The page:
Two small parks in Tokyo’s bustling Shibuya district are testing transparent public restrooms. Public lavatories, often regarded as a last resort for people in dire situations, are being made with glass walls to show how the commonly dreaded spaces are being properly cleaned and looked after.
Dubbed “Tokyo Toilet Project,” the initiative’s goal is to change the perception of public restrooms in the Japanese capital. Shigeru Ban, one of Japan’s leading architects, came up with the design. He envisioned lightly tinted glass walls that haze up once the doors become locked, enabling privacy for occupants. The initiative was made possible after the designs underwent a series of tests, including a privacy test, to which all have passed. In addition to the restroom’s functional design, Ban’s firm describes the toilets as “beautiful lanterns” that light up at night.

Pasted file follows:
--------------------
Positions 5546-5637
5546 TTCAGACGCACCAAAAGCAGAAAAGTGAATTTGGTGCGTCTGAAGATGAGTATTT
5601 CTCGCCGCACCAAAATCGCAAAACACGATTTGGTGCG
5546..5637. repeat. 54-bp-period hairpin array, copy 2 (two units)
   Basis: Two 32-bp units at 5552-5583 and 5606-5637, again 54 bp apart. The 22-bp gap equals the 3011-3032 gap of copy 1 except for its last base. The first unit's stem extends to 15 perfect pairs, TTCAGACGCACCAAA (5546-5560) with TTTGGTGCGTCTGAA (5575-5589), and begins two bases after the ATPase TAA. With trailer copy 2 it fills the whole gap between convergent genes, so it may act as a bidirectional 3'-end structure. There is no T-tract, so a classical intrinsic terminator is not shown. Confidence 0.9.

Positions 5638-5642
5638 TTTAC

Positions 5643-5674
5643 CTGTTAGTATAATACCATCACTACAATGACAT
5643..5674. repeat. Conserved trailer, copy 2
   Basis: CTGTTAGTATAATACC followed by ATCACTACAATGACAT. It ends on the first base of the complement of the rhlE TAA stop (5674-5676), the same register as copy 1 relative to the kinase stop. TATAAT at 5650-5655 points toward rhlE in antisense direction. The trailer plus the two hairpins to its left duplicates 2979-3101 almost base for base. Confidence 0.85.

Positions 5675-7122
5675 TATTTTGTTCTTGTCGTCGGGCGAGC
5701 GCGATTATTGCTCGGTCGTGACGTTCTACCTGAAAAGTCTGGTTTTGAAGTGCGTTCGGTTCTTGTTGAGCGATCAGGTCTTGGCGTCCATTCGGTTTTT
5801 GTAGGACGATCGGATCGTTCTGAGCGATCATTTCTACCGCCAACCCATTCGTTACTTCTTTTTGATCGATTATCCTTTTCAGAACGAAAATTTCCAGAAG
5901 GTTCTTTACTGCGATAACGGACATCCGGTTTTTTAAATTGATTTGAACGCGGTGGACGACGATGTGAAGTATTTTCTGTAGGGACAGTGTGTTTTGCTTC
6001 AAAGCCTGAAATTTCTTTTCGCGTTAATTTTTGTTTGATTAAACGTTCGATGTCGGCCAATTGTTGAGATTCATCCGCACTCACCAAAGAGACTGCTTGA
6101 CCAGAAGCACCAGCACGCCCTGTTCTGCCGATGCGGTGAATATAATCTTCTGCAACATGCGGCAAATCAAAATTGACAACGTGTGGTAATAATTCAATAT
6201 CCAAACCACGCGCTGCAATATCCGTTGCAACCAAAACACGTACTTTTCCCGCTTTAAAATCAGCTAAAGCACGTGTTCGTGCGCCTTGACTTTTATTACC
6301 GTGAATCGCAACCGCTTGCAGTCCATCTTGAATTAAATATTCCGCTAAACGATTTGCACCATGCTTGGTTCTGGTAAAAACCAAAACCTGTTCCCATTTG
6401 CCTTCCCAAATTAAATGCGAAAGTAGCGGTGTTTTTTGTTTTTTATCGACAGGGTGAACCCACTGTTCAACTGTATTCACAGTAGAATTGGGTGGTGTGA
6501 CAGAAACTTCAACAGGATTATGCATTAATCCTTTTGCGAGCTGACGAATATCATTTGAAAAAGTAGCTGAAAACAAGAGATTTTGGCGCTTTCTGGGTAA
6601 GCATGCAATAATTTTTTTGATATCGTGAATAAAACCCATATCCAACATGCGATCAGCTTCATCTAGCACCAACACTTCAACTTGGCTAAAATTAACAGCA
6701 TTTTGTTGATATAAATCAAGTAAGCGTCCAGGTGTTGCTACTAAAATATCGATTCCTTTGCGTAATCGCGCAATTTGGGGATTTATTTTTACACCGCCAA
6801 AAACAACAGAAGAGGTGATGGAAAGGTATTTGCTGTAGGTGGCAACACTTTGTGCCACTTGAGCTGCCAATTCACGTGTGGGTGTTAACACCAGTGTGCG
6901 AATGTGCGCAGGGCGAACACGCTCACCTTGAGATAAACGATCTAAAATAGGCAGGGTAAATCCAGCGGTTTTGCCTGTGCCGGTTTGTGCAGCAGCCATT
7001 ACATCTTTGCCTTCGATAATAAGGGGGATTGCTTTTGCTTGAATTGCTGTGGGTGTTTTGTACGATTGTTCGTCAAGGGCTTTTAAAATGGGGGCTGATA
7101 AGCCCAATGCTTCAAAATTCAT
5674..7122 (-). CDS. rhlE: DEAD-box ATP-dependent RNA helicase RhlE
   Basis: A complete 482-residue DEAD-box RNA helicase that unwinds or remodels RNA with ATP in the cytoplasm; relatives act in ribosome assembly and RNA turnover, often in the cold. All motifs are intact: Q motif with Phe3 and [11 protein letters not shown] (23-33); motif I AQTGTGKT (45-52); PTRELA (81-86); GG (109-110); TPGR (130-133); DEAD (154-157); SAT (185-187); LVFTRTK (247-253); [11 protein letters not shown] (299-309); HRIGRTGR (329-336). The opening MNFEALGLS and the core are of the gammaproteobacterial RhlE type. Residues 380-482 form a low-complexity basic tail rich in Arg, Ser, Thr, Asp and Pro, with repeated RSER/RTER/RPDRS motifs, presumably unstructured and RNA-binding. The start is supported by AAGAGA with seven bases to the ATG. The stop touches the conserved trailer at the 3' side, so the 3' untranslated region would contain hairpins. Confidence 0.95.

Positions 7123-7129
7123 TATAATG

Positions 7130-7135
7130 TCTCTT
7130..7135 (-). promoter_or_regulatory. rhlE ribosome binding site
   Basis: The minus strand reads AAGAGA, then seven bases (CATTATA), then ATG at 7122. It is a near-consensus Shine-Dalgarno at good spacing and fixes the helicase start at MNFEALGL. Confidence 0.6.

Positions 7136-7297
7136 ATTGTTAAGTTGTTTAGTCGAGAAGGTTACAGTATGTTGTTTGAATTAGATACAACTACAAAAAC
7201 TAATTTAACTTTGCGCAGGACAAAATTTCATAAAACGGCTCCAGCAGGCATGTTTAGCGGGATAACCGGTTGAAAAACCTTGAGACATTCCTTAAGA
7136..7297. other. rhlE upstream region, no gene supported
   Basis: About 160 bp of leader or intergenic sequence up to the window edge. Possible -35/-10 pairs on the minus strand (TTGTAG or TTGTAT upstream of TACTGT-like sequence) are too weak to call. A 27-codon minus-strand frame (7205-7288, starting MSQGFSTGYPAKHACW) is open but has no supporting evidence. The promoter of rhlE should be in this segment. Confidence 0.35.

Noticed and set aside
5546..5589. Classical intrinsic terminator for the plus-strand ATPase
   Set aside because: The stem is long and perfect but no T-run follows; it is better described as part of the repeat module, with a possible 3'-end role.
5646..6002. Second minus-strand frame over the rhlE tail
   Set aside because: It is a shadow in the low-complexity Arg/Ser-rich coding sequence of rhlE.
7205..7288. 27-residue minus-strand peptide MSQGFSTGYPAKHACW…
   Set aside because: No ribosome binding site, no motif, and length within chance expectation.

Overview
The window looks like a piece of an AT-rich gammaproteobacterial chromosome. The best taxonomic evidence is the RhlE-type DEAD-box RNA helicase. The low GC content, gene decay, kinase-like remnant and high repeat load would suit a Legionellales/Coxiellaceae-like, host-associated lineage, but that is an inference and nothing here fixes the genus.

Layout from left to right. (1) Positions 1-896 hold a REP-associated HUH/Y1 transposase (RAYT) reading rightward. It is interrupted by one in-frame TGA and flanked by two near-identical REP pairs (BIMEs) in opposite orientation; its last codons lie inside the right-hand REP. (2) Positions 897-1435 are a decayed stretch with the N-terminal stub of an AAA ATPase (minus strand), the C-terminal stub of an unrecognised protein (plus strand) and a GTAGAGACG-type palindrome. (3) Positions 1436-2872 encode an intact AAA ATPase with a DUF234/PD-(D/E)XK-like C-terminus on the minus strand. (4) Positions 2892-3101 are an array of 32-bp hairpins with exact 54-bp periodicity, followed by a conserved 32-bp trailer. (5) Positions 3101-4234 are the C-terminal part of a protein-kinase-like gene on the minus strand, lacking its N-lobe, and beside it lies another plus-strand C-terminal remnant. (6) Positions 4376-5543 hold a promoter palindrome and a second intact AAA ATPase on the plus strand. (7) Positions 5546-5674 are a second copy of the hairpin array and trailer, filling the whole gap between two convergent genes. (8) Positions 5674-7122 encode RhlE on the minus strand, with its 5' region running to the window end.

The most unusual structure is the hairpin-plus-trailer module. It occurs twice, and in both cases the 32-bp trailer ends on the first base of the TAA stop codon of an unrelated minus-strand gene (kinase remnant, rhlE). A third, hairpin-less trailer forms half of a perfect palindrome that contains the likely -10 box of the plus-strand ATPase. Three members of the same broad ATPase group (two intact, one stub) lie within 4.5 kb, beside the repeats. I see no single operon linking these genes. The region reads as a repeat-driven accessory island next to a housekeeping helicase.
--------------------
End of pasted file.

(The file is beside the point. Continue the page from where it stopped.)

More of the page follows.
In case you missed it, Japanese tourism has declined by 99.9 percent for its fourth consecutive month.
Transparent public toilets in Japan that turn opaque when they’re being used.
One of those cases where you *really* don’t want a tech malfunction. pic.twitter.com/ObMuZ4ZCMs
— ian bremmer (@ianbremmer) August 24, 2020
Rad new public toilets in Tokyo are transparent; they have smart glass that turns opaque when they lock the doors.
Japan is always at the forefront of bathroom innovations! pic.twitter.com/Yhgwt137ry
— Sheel Mohnot (@pitdesi) August 21, 2020
New toilets in a park in Shibuya are transparent when unoccupied but turn opaque when the door is locked. Poster worries what happens if it malfunctions while you’re doing your business ? https://t.co/reYIeAiLdZ
— Unseen Japan @ BLM だよ (@UnseenJapanSite) July 31, 2020